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The Rediff Interview/Lt
Gen A A Khan Niazi
Disclaimer: (MOL has only reproduced the information provided at http://www.rediff.com and bears no responsibility for any information/facts provided therein)February 02, 2004
Three decades later, the 86-year-old and ailing General Niazi volunteered to face a court-martial to prove his innocence.
Born in 1915 in Balo-Khel, a village near Mianwali in the Punjab province of then India, General Niazi received 24 medals during his military service. He held various command positions: 5 Punjab during the 1965 war against India, 14 Para Brigade during operations in Pakistan-occupied Kashmir and Sialkot, and martial law administrator of Karachi and Lahore.
General Niazi, who passed away on Monday, spoke to India Abroad -- the largest circulated Indian-American newspaper, which is owned by rediff.com -- in December 2001. A rare interview conducted by Amir Mir.
The release of the Hamoodur Commission report has generated a fresh debate, with the public endorsing the recommendation for action against those army officers responsible for the 1971 debacle. How do you react?
I agree with the general public's demand that those responsible for the East Pakistan crisis, especially the uniformed ones, should have been punished. Having returned to Pakistan after the debacle, I volunteered to face court-martial proceedings. But my offer was denied by the then army chief, Tikka Khan. He did not want the Pandora's Box to be reopened. Any such action could have exposed the general headquarters' inept conduct of war and Tikka's role as army reserve commander. As a matter of fact, we were denied the right to self-defense before the Hamoodur Rehman Commission, which would not have been denied in a court-martial.
Under the Pakistan Army Act, you can cross-examine and call a witness in your support, especially when your character and reputation are at stake. Since such an opportunity would have exposed the GHQ's own weaknesses, we were never court-martialed. Even otherwise, had there been a court-martial, I would have been exonerated quite easily. The commission had agreed with my contention that the orders for surrender were given to me by President Agha Yahya Khan.
You say the commission had agreed with your contention that the surrender orders were given by President Yahya Khan. But the report released by the Musharraf regime holds you and a few other generals responsible for the debacle.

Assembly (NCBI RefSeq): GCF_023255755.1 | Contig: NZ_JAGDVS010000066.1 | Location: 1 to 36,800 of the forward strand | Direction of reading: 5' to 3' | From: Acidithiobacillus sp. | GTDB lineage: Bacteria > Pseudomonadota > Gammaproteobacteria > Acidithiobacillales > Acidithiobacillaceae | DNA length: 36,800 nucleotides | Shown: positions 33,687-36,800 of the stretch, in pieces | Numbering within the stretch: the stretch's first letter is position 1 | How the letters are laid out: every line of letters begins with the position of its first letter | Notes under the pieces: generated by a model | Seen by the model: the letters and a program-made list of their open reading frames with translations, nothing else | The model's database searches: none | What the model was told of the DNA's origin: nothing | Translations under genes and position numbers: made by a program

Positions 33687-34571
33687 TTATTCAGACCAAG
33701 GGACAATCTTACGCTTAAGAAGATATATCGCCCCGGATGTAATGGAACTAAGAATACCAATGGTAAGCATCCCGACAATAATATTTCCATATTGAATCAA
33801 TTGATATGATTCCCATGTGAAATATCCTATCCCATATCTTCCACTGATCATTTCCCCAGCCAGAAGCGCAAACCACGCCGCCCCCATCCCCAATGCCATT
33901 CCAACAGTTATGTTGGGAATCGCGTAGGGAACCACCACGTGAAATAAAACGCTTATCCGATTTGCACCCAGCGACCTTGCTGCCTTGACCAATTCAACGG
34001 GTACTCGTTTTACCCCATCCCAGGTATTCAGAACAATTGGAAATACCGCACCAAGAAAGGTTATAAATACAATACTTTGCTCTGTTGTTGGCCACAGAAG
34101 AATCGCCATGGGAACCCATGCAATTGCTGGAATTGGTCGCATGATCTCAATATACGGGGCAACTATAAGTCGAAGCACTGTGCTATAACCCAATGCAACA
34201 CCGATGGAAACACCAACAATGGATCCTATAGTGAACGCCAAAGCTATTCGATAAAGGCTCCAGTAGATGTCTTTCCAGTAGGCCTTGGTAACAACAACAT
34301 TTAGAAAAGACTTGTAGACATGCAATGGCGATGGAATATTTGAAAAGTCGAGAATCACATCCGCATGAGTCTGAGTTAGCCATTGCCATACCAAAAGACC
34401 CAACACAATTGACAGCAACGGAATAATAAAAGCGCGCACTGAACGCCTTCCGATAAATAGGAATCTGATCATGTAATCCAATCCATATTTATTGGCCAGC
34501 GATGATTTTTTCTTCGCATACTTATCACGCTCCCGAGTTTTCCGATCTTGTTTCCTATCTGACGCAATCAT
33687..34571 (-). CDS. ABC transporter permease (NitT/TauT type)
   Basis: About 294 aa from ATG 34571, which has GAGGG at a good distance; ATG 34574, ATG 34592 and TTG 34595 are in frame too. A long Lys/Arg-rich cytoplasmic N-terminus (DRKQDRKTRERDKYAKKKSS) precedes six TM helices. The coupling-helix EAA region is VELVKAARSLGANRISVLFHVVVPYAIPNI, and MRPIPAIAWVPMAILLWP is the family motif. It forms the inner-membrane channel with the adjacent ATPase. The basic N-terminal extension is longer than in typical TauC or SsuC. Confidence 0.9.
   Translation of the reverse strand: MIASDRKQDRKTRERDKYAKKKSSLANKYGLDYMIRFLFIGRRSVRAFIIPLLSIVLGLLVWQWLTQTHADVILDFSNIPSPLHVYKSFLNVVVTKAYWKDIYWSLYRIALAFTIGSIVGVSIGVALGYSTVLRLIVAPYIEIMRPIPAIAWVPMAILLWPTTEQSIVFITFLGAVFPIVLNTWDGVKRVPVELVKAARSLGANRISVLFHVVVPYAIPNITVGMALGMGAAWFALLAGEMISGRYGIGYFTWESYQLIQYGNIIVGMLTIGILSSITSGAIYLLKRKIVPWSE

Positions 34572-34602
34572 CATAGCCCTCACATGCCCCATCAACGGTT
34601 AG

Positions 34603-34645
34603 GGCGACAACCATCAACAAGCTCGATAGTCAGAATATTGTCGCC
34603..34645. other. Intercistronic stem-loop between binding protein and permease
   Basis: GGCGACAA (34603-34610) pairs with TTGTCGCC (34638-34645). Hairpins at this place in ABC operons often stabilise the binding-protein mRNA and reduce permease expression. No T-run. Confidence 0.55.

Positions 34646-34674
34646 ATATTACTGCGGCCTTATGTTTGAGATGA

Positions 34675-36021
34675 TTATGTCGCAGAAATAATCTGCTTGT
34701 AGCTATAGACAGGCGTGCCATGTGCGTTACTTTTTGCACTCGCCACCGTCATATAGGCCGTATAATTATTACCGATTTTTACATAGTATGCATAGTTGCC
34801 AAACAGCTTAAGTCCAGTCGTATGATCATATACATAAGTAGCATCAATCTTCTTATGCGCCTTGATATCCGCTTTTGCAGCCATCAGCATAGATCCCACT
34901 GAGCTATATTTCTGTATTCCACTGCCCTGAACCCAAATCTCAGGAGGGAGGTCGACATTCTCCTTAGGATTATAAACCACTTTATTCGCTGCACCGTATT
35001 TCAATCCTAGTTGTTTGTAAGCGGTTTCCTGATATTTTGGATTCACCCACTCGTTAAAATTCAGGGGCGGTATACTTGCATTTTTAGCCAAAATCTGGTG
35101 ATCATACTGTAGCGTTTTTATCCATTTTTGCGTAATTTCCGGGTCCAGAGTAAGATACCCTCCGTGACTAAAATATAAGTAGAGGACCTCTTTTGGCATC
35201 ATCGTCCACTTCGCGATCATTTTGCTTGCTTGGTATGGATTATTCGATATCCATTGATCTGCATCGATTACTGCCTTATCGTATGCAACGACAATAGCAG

If I was responsible for such a big tragedy, why was I not court-martialed, although Tikka was out to damage me? Being the army chief, Tikka cancelled two squares of borderland allotted to me in Kasur. In his January 1991 statement published in an English daily, Tikka had stated: 'We even did not find any potential material against Lt Gen A A K Niazi, who surrendered to the Indian Commander, Lt Gen Jagjit Singh Aurora, because he had permission to surrender from Yahya Khan. But we did not take him back in the army and through an administrative action, retired him with normal benefits.'
You mean to say then President Yahya Khan was solely responsible for the fall of Dhaka and you were just following his orders?
No. Besides Yahya Khan, there were a few more personalities equally responsible for the East Pakistan crisis who have not been blamed in the report. The commission did not unravel the whole truth about various personalities and factors, which fuelled the separatist movement in East Pakistan and caused the final break-up of Jinnah's united Pakistan.
The report concludes there was no order to surrender. However, 'in view of the desperate picture' painted by you [being the commander of the Eastern Command], the higher authorities only gave you a consent to surrender, and that too, only if necessary. The report says that you could have disobeyed such an order if you thought you could defend Dhaka.
I swear on oath that I was given clear-cut orders from Yahya to surrender, but still I was determined to fight till the end. I even sent a message that my decision to fight till the end stands. However, General Abdul Hamid Khan and Air Chief Marshal Rahim rang me up, ordering me to act on the GHQ signal of December 14, 1971 because West Pakistan was in danger. It was at this stage that I was asked to agree on a cease-fire so that the safety of the troops could be ensured.
However, I still believe that had a counter-offensive been launched by the Pakistan Army Reserves, composed of two armored and three infantry divisions, Pakistan would have remained united and the war results would have been much different.
What do you say about the commission's findings that your troops in East Pakistan indulged in loot, arson, rape and killings?
Immediately after taking command in East Pakistan, I heard numerous reports of troops indulging in loot and arson, killing people at random and without reason in areas cleared of anti-state elements. Realizing the gravity of the situation, I approached my bosses through a letter dated April 15, 1971, informing them of the mess being created. I clearly wrote in my letter that there have been reports of rapes and even the West Pakistanis are not being spared. I informed my seniors that even officers have been suspected of indulging in this shameful activity.
However, despite repeated warnings and instructions, the respective commanders failed to curb this alarming state of indiscipline. And this trend definitely undermined our troops' battle efficiency.
How do you justify your failure as a military commander and do you accept responsibility for the Pakistan army's humiliating surrender in East Pakistan?
Our 45,000 troops were fighting against half a million Indian troops, lakhs of Mukti Bahinis (Bengali freedom fighters supported by India) and a hostile Bengali population. I actually needed around 300,000 troops to simply combat insurgency. By that time, we were already cut from the base but still fighting without any respite.
If Hamood thought we were on a picnic, he should have joined us. Let me make it clear that the army fought bravely under my command in East Pakistan. However, it was an unabated power struggle, which finally led to the 1971 debacle, especially when the barrel of the gun blocked the transfer of power.